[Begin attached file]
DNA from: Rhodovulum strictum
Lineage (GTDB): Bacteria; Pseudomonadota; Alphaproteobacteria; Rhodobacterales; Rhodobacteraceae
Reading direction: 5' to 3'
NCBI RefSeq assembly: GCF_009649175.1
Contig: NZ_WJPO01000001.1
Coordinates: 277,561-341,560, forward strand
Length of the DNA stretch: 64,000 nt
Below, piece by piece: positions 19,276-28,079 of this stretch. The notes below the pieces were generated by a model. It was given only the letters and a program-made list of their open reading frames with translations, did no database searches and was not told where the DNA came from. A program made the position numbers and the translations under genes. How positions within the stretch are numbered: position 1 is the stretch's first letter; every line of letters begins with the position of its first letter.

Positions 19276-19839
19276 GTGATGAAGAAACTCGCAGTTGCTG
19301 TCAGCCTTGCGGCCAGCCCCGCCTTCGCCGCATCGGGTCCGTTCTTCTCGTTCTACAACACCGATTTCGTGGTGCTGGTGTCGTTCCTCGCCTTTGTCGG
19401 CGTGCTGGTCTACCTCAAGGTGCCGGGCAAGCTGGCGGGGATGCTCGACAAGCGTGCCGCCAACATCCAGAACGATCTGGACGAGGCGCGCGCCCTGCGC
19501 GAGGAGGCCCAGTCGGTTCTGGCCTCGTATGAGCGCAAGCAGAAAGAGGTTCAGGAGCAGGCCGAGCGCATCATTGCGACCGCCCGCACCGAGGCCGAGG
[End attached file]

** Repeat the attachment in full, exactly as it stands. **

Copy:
DNA from: Rhodovulum strictum
Lineage (GTDB): Bacteria; Pseudomonadota; Alphaproteobacteria; Rhodobacterales; Rhodobacteraceae
Reading direction: 5' to 3'
NCBI RefSeq assembly: GCF_009649175.1
Contig: NZ_WJPO01000001.1
Coordinates: 277,561-341,560, forward strand
Length of the DNA stretch: 64,000 nt
Below, piece by piece: positions 19,276-28,079 of this stretch. The notes below the pieces were generated by a model. It was given only the letters and a program-made list of their open reading frames with translations, did no database searches and was not told where the DNA came from. A program made the position numbers and the translations under genes. How positions within the stretch are numbered: position 1 is the stretch's first letter; every line of letters begins with the position of its first letter.

Positions 19276-19839
19276 GTGATGAAGAAACTCGCAGTTGCTG
19301 TCAGCCTTGCGGCCAGCCCCGCCTTCGCCGCATCGGGTCCGTTCTTCTCGTTCTACAACACCGATTTCGTGGTGCTGGTGTCGTTCCTCGCCTTTGTCGG
19401 CGTGCTGGTCTACCTCAAGGTGCCGGGCAAGCTGGCGGGGATGCTCGACAAGCGTGCCGCCAACATCCAGAACGATCTGGACGAGGCGCGCGCCCTGCGC
19501 GAGGAGGCCCAGTCGGTTCTGGCCTCGTATGAGCGCAAGCAGAAAGAGGTTCAGGAGCAGGCCGAGCGCATCATTGCGACCGCCCGCACCGAGGCCGAGG